Sunday 30 August 2015

Wargame Review - Frostgrave: Fantasy Wargames in the Frozen City

Frostgrave: Fantasy Wargames in the Frozen CityBy Joseph A. McCullough

Published by Osprey Games

'Amidst the frozen ruins of an ancient city, wizards battle in the hopes of discovering the treasures of a fallen empire. In this fantasy skirmish wargame, each player takes on the role of a wizard from one of ten schools of magic, and builds his band of followers. The wizard's apprentice will usually accompany his master, and more than a dozen other henchman types are available for hire, from lowly thugs to heavily armoured knights and stealthy thieves. Wizards can expand their magical knowledge by unlocking ancient secrets and may learn up to 80 different spells. While individual games of Frostgrave are quick and can easily be played in an hour or two, it is by connecting them into an ongoing campaign that players will find the most enjoyment. The scenarios given in the book are merely the beginning of the limitless adventures that can be found amidst the ruins of the Frozen City.'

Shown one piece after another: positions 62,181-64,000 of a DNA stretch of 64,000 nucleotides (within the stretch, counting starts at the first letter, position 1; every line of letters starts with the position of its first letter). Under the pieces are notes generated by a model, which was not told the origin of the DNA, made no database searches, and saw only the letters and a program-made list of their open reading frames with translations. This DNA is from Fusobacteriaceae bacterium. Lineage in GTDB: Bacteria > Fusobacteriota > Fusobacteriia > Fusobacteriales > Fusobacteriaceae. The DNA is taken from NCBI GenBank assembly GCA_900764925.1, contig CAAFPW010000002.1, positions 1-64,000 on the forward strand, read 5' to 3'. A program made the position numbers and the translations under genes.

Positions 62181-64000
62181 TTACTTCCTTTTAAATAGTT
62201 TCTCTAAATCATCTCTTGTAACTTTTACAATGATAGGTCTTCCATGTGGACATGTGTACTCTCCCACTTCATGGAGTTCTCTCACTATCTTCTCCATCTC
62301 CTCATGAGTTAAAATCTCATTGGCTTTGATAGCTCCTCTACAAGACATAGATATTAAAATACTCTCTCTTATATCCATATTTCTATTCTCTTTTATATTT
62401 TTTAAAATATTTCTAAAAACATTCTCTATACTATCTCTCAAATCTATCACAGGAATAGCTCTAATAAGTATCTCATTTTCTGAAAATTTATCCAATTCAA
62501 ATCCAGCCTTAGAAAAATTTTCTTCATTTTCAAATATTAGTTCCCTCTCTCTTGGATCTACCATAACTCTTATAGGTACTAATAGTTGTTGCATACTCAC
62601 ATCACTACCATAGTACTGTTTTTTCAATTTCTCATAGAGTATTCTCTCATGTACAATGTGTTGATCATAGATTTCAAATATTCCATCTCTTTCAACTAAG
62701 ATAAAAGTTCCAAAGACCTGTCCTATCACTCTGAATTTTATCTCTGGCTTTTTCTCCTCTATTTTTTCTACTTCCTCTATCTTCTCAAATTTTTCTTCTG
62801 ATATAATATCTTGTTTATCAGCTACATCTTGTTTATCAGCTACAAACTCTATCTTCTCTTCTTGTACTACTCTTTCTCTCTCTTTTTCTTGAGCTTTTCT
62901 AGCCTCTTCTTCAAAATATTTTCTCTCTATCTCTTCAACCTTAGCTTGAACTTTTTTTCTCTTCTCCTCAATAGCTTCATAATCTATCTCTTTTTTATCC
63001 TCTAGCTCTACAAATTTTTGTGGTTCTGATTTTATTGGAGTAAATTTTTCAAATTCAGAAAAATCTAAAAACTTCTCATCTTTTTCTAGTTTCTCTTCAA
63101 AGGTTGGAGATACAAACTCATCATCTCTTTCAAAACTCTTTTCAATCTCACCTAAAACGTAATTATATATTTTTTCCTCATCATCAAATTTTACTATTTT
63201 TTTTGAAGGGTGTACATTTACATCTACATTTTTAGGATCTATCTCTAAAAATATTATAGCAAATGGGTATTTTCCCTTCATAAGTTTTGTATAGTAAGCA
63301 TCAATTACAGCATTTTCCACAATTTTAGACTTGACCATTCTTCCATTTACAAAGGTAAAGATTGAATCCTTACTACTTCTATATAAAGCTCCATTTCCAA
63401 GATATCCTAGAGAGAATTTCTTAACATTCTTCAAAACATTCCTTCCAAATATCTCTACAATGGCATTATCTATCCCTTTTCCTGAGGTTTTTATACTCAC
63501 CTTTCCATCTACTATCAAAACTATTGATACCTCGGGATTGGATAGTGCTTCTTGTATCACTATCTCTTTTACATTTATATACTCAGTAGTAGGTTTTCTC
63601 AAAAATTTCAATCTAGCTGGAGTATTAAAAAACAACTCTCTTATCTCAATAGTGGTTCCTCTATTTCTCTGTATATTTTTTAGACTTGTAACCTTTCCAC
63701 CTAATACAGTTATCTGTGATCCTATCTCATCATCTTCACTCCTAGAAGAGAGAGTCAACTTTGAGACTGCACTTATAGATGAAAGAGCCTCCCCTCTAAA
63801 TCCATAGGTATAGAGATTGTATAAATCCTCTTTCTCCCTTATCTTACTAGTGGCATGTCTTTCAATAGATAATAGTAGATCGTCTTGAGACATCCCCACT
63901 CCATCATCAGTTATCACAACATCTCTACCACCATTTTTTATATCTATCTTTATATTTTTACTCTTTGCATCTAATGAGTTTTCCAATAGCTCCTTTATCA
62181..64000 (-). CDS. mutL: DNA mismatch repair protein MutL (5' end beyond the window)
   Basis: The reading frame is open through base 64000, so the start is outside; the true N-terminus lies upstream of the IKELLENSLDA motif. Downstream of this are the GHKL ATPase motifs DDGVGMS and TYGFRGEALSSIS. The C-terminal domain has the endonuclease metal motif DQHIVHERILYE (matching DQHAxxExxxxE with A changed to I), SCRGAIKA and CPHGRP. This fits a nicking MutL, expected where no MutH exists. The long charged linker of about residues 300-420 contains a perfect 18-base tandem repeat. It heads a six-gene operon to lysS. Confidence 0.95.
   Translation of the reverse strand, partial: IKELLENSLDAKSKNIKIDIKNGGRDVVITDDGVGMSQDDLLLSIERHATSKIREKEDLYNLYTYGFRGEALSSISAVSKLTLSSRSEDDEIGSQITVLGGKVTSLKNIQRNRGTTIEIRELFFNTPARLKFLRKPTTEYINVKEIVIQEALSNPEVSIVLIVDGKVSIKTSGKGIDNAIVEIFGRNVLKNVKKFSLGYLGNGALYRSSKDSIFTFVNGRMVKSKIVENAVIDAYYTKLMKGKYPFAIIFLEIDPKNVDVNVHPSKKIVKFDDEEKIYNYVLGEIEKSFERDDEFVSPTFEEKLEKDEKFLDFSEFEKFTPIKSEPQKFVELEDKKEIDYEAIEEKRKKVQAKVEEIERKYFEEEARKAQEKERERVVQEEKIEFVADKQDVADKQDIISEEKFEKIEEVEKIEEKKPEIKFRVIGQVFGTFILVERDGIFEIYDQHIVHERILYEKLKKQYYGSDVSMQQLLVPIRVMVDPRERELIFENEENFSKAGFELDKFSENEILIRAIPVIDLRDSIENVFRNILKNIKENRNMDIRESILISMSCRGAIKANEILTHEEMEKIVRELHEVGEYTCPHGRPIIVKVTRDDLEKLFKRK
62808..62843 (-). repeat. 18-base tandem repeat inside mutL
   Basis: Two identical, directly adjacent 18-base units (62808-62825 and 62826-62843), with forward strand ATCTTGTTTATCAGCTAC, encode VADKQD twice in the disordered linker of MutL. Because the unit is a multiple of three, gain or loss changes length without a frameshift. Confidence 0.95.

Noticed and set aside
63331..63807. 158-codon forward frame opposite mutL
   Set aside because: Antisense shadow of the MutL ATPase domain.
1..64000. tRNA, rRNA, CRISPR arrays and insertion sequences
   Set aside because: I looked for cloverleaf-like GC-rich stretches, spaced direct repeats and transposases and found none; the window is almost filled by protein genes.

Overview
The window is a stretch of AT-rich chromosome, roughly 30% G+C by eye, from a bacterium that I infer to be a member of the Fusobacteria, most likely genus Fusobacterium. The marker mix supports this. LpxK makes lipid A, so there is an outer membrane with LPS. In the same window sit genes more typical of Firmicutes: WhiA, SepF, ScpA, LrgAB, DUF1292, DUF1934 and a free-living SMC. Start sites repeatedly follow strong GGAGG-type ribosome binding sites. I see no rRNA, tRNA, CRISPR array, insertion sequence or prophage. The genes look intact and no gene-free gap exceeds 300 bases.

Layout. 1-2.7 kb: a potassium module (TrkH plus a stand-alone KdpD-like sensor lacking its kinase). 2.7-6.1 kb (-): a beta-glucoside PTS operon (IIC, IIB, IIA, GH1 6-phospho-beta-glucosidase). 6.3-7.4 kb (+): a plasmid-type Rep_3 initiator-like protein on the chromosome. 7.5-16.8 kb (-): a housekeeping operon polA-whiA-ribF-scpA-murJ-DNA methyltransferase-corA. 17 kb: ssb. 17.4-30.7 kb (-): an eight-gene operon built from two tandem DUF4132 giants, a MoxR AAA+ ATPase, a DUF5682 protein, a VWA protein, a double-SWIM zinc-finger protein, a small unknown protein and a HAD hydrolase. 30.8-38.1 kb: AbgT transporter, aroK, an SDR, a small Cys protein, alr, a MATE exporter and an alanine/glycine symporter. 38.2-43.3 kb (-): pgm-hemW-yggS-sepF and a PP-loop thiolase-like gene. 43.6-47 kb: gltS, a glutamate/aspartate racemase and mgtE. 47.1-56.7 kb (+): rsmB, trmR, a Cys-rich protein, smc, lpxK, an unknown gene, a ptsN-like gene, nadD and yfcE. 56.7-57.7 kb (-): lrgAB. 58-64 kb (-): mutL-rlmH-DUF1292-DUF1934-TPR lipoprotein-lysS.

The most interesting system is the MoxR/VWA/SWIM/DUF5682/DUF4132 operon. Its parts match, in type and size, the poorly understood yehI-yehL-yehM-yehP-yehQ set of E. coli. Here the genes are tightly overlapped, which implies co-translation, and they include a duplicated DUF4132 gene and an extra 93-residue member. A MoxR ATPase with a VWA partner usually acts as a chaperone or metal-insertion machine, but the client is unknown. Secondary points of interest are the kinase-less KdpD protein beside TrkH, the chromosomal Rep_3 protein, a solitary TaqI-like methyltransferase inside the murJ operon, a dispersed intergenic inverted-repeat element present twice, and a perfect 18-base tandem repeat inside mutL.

When I step into a new fantasy world I want details; details about the world, it's history, it's deities, it's landscape, people and traditions. In short, I want to know the world. No matter what the game, be it tabletop wargame, roleplaying game or boardgame, I want to know the world so that I can completely immerse myself in the game and the place that I'm playing in. Frostgrave doesn't give you much background, but is somehow still able to give me a compelling and fun game in a world of magic and mystery.

The Frostgrave rules, weighing in at 136 pages and including everything you need to run small 10-a-side skirmishes, is a full-colour hardback book of good quality that isn't small enough to feel thin on material and not large enough to make you balk at what you've got to learn. In fact, one of the first attractive qualities is the design and the size, as it's neat and concise and the book isn't large enough to beat someone to death with. The artwork is excellent and very atmospheric, and the photographs of the miniatures in action are detailed and well designed. At an RRP of £14.99 it's great value.